When we first saw her, she was in the words of our vet: “moments from death.”
Little more than a skeleton, she lay in the grass at the side of a path, her tiny chest moving with each laboured breath. I’ve honestly never seen an animal that close to death and it was heartbreaking.
Our vet Dr. Naritsorn Pholpherm immediately began palpating her body and trying to determine how to save her. He said she was severely dehydrated, malnourished and could not lift her head.
Dr. Pholperm said the priority was getting her hydrated as she stood no chance of recovering nor was her body in a state where she could metabolise medicine. He began helping her by injecting her with glucose and then gave her water with a syringe. She lapped it up and you could see with each mouthful and as the glucose took effect, the life coming back into her eyes. Her tail began wagging but you could see the exertion even that happy gesture caused her.
The puppy eagerly drinks water given by syringe. © World Animal Protection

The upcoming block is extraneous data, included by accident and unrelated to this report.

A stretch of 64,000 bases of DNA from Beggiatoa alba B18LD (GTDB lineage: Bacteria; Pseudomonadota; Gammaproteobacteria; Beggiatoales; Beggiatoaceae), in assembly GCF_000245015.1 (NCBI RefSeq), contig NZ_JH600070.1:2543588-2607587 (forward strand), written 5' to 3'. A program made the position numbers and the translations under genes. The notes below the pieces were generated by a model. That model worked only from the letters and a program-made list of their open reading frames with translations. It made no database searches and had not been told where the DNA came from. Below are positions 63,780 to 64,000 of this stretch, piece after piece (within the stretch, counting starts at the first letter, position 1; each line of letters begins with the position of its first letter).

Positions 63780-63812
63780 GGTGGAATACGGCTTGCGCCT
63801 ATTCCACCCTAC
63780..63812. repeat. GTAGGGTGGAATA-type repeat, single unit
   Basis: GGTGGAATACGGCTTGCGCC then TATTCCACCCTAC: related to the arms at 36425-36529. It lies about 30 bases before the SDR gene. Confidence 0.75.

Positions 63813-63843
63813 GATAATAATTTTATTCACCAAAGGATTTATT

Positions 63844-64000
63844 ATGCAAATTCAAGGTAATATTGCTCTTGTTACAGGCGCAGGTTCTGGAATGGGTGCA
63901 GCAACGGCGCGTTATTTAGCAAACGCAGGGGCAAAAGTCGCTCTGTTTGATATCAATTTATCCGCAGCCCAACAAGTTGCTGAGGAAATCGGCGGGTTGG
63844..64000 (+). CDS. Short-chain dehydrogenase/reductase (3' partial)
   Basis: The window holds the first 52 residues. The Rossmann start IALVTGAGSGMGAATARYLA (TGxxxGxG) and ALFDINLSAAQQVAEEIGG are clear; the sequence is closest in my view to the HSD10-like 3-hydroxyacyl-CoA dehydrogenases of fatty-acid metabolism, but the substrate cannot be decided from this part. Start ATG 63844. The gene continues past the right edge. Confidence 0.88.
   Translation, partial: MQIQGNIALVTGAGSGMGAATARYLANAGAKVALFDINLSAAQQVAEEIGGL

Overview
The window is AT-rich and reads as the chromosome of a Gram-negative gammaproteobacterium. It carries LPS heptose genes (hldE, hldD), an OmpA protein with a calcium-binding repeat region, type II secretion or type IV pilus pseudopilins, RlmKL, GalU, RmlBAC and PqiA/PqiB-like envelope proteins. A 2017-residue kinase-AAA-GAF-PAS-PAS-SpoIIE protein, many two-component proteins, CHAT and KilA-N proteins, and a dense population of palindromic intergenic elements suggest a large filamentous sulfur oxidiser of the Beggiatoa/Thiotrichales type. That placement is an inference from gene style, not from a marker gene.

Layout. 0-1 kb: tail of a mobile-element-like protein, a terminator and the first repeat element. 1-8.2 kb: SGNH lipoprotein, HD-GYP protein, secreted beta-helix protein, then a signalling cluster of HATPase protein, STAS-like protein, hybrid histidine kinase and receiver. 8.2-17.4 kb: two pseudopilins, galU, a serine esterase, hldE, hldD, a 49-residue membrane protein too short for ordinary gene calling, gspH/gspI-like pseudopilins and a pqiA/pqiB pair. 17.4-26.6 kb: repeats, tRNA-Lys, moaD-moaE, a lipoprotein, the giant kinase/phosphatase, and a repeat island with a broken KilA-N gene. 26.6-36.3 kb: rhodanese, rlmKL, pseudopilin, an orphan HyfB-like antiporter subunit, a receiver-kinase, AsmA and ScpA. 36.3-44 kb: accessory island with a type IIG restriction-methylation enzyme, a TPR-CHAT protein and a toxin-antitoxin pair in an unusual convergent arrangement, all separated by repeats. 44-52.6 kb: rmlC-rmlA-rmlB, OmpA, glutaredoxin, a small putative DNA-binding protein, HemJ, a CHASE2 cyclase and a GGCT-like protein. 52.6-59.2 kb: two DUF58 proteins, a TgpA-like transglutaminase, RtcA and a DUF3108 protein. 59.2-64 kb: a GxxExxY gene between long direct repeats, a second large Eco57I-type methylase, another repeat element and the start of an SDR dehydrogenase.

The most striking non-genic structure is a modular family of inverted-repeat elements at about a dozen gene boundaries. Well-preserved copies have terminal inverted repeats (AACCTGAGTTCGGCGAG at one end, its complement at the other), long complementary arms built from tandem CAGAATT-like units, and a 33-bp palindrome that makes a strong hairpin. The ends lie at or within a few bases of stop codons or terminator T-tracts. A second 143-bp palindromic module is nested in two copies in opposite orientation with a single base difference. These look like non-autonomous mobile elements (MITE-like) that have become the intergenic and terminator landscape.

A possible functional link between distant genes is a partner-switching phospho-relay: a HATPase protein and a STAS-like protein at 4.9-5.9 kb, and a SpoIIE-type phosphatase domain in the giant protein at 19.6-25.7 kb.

Her owner, Valia walked over and explained she had been ill for more than a week after eating what he suspected was a poisonous fish washed up after Cyclone Pam. He said she had stopped eating “many days” before and stopped drinking yesterday. He had clearly given up any hope for her and seeing her wretched state, on an island without regular access to veterinary care, it was easy to see why.
Valia looks on as Dr. Naritsorn Pholperm treats the little pup. © World Animal Protection
Before we left her, we carried her into a shaded area within Valia’s compound and made her a comfortable bed. We gave Valia glucose and the syringe to feed her and instructed him on how to give her water at regular intervals. We also promised to return the following morning to treat what we suspected was pneumonia, contracted by lying in the moist, humid grass where she was unable to lift her head.
Dr. Pholperm, assisted by Steven Clegg carries the puppy to a better environment for a much-hoped-for recovery. © World Animal Protection
While it was so painful for all of us to see her suffering, we left somewhat reassured that she had a better chance of survival, was more comfortable and her owner now knew how to help her.
I’ll be sure to update you about our return to check on the puppy.